Substance AbuseIt is no secret that some teens experiment with drugs, alcohol, and other substances to avoid problems or to fit in. Although this should always be discouraged, it’s particularly hazardous when combined with driving. In 2008 according to the Centers for Disease Control and Prevention (CDC), 25 percent of drivers ages 15 to 20 killed in car crashes were legally intoxicated (with a blood alcohol content (BAC) of .08 or higher).
Although teens are actually less likely than adults to get behind the wheel after drinking, their risk of crashing is far greater, even with low to moderate BAC levels. Adding to the danger: Teen drivers who have been drinking are less likely to use seat belts, increasing their risk of dying in a crash.
The good news is that the great majority of teens are not getting behind the wheel after drinking or using drugs. Ninety percent of teens responding to our National Young Driver Survey (NYDS) said they rarely or never drink alcohol or use other drugs and then drive.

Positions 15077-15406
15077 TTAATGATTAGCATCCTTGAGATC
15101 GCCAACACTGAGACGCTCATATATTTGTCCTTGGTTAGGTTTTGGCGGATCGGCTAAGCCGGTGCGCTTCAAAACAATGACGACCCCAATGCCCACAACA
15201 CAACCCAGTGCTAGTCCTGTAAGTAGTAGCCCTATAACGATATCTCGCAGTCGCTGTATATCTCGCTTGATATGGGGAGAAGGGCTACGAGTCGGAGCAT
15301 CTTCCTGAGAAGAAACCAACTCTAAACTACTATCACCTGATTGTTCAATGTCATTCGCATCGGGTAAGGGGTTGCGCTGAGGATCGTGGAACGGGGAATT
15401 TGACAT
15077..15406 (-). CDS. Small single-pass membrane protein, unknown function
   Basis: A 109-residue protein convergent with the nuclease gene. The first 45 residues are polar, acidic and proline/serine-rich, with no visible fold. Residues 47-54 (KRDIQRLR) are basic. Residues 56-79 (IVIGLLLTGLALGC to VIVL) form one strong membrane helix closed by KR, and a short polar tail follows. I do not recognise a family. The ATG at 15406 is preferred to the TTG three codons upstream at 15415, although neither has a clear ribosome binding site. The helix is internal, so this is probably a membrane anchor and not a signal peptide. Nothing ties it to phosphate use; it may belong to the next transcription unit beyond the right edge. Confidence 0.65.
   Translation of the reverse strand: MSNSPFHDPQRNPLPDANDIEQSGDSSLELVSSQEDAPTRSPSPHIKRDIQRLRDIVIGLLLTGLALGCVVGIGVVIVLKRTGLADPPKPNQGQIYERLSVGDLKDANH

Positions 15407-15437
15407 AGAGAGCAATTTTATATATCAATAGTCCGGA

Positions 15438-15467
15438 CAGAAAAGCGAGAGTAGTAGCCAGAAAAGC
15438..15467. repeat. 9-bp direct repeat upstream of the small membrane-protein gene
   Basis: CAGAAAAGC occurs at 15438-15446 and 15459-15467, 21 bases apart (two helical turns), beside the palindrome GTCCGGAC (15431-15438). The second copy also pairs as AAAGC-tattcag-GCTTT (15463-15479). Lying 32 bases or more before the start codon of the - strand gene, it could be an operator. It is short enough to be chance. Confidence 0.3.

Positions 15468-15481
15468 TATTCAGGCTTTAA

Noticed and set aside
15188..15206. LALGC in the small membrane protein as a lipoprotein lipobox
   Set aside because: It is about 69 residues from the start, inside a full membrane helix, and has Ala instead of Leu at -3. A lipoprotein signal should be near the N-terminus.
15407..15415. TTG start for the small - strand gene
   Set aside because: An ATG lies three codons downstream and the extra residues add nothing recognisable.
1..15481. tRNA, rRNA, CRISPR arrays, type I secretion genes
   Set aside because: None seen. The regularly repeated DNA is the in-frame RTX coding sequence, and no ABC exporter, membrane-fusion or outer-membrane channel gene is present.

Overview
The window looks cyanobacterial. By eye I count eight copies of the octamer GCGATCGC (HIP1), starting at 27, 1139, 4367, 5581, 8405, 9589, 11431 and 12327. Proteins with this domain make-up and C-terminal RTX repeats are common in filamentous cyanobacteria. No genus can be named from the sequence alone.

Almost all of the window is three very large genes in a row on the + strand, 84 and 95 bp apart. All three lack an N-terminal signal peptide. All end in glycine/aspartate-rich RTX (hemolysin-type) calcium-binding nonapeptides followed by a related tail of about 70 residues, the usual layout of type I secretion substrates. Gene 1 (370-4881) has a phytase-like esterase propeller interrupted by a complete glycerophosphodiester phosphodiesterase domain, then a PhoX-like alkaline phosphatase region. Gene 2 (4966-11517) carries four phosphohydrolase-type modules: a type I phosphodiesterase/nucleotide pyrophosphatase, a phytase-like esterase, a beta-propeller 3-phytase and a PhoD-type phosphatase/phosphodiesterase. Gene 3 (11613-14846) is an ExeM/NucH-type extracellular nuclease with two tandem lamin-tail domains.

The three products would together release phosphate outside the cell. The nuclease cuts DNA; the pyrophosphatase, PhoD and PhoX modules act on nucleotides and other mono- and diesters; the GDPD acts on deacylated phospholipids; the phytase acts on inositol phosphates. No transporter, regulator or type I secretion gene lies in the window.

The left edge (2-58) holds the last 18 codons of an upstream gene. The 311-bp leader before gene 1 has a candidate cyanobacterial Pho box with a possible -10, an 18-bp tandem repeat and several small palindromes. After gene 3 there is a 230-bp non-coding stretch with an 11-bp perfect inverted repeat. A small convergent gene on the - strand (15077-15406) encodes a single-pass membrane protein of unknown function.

Talk to your teen about the dangers of drugs and alcohol. Let her know that if she does choose to experiment, she should call you instead of getting behind the wheel. This also applies to accepting a ride from someone she knows (or suspects) has been drinking or doing drugs. That’s why it’s critical to discuss that a safe ride is always a call or text away. Use the Students Against Destructive Decisions (SADD) Contract for Life as your guide and agree on a code word to keep your child safe.
Remember that teens with involved, supportive parents are 71 percent less likely to drive while intoxicated.